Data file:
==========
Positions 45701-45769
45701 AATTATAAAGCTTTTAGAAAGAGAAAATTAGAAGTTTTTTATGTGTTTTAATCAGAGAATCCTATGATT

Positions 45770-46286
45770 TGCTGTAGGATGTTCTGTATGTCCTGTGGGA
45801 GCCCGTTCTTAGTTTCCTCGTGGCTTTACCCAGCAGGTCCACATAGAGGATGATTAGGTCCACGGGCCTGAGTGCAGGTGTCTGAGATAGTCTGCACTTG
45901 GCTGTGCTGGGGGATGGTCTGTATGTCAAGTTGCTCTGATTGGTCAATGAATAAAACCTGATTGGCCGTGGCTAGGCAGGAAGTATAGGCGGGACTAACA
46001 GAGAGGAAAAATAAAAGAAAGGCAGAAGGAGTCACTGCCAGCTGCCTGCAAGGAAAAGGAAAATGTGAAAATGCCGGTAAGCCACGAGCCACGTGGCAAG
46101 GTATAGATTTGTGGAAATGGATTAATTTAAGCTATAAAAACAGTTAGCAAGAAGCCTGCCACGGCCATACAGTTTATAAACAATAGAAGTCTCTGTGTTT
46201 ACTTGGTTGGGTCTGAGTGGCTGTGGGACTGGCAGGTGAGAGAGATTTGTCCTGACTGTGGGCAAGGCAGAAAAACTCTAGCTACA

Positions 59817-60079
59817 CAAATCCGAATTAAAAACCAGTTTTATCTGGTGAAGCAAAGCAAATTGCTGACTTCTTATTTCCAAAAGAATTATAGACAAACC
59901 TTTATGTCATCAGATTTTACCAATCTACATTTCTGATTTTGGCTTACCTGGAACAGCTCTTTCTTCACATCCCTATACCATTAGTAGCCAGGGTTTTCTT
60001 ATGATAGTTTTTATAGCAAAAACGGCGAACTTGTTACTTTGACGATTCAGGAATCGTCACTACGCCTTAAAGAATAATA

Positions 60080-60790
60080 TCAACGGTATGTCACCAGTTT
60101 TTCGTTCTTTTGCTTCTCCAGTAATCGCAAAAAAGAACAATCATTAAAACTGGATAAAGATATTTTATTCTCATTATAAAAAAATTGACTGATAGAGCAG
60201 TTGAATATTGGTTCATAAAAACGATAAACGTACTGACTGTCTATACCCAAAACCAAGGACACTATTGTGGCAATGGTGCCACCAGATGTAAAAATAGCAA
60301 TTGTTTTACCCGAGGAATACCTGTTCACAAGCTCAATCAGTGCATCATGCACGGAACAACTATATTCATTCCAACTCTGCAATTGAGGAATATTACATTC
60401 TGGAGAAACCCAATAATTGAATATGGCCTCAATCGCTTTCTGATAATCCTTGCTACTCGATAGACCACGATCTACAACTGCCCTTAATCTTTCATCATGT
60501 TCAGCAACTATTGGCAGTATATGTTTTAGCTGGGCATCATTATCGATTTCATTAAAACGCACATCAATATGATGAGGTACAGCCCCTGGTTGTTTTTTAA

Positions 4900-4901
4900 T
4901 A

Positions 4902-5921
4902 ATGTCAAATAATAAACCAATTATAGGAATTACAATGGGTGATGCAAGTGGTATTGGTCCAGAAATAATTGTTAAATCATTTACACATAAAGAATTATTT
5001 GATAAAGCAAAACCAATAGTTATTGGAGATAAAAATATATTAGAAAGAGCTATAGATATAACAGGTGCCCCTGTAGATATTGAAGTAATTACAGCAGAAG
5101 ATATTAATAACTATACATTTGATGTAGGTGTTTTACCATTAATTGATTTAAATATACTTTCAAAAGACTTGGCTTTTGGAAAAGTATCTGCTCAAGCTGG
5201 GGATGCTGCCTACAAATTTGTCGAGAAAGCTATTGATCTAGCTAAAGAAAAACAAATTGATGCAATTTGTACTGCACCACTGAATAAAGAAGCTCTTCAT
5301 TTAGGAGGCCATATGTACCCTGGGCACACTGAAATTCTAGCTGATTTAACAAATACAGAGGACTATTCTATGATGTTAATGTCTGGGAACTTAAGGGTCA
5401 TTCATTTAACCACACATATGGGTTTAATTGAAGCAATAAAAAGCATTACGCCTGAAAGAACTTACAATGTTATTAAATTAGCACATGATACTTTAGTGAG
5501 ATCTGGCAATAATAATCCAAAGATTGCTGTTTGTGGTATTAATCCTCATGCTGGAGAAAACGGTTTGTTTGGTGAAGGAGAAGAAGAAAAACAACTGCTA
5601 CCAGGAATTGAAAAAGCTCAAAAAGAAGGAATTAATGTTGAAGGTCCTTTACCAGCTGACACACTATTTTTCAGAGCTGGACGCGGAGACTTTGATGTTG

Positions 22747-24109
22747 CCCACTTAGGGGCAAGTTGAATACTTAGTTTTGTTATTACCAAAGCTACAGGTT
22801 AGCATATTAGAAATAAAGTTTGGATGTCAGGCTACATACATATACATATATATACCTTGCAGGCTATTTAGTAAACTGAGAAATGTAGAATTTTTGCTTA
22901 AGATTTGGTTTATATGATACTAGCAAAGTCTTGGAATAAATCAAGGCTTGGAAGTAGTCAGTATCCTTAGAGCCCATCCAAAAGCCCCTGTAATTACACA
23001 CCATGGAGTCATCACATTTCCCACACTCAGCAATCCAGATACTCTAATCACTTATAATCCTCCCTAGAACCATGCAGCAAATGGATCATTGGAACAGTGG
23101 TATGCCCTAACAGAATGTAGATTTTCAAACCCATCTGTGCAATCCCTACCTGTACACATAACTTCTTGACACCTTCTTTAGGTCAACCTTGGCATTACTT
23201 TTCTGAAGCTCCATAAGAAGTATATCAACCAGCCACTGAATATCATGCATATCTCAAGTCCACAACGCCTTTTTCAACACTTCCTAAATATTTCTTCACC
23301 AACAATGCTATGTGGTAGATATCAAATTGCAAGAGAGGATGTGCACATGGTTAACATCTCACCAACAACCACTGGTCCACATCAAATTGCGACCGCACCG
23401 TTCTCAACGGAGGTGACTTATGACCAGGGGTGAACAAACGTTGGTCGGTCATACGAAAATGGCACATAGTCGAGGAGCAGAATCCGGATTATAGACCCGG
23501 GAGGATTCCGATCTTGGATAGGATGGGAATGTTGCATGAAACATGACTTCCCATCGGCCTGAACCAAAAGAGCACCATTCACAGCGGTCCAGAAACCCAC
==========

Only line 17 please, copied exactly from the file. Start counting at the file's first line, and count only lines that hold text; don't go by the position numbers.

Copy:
60201 TTGAATATTGGTTCATAAAAACGATAAACGTACTGACTGTCTATACCCAAAACCAAGGACACTATTGTGGCAATGGTGCCACCAGATGTAAAAATAGCAA